A woman lays an egg a day and faces a tumultuous decision: will she raise her egg, or eat it? In this hysterical (in every sense of that word) show, Natalie Palamides takes a relatively simple (if decidedly offbeat) concept and relentlessly whisks it into a story where you’re left battered, shattered, and shell-shocked. And those aren’t just bad puns.
There were many audience members who were burying their faces in their partner’s shoulders as the plot veered into unexpected yet inevitable territories
Palamides – who feathers her nest with training at the famed UCB Comedy in America– has delivered an hour that is tightly packed with high emotion and base laughs. It’s a very neat trick to repeat a joke (as this show occasionally does) without lessening the gag’s impact on the audience each time, but Palamides is in such absolute control of her audience that each time the central conceit is duplicated, we’re all of us heart in mouth, head in hands to see how things will turn out. It’s a cardinal sin for this reviewer to use the phrase ‘rollercoaster’ quite so early in the Fringe, but it’s a very apt description for how skillfully we are pulled in all directions. You can dock me five reviewer points later, it’ll be worth it. Laid is in equal parts moving and beautiful, as well as being delightfully dumb and crass. It is very rare (as rare as hen’s teeth, perhaps) to see a show that can be painfully hilarious and genuinely traumatic within the same heartbeat, but Laid manages exactly that.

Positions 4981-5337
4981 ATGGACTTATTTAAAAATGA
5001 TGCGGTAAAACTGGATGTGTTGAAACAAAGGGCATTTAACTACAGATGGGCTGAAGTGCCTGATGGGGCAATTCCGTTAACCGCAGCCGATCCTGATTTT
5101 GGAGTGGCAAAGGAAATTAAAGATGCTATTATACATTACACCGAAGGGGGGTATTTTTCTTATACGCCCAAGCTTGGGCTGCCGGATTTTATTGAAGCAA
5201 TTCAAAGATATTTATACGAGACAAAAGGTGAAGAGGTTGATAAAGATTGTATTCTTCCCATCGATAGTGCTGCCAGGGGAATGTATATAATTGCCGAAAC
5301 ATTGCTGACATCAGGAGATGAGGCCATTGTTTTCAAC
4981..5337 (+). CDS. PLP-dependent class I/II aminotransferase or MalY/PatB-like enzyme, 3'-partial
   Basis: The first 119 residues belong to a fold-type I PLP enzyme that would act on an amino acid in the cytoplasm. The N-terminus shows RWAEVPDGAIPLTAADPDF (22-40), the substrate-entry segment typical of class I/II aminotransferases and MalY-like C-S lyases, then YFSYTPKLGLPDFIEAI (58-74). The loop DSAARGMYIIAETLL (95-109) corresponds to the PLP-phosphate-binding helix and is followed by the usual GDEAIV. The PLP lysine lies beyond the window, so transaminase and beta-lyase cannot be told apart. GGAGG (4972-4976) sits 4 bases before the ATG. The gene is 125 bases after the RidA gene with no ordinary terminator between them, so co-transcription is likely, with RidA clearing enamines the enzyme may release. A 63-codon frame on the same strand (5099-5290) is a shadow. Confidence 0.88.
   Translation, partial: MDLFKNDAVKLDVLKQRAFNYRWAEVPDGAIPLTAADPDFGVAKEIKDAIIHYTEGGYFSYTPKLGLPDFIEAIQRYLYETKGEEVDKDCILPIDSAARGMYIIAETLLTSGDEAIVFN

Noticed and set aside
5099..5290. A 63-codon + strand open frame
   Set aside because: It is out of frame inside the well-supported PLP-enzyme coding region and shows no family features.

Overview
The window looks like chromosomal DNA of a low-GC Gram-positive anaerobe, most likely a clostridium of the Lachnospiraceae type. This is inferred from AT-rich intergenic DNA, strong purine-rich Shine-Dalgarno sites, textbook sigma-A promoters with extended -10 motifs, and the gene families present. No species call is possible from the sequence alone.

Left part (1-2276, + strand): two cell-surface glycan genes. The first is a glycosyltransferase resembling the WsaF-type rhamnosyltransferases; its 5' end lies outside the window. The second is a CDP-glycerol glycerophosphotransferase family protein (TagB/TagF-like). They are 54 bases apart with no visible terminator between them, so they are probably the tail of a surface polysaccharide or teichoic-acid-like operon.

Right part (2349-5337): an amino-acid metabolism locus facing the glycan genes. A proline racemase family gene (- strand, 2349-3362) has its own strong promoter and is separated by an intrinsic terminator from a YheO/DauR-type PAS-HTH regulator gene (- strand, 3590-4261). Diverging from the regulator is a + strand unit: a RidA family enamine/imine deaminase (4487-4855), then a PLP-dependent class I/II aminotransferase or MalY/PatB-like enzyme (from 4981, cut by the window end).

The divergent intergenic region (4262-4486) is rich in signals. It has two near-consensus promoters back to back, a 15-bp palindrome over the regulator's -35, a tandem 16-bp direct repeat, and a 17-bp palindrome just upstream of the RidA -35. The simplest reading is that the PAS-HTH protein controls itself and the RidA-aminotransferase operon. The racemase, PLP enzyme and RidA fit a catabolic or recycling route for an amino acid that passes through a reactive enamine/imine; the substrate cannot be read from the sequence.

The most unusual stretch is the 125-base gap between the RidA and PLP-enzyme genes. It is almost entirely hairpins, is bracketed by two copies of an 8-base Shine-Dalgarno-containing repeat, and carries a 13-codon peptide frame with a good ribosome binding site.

We see all aspects of our heroine’s life, from birth to awkward fumbling (hereby answering that question: who ‘came’ first, the Chick or the egg), and there’s even a very neat Streetcar Named Desire gag. The childish innocence of the characters, blended in with lashings of existential anguish, make Laid feel like the anxiety dreams of Charles M. Schulz. Palamides ranges from wide-eyed hurt whose offspring have to put on a brave face (at times literally) to wine-soaked grieving mom. There were many audience members who were burying their faces in their partner’s shoulders as the plot veered into unexpected yet inevitable territories. There’s a genuinely upsetting moment at around the midway point in the show, and long before the audience has quite recovered from the shock, it veers violently into an appropriately sick joke that invokes the spirit of a banned Monty Python sketch.
This is a genuinely special time at the Fringe, delivered by a supremely talented performer. It’s an hour of relentlessly funny clowning, but also of dark sorrow. After all, you can’t make a show this good without breaking some hearts.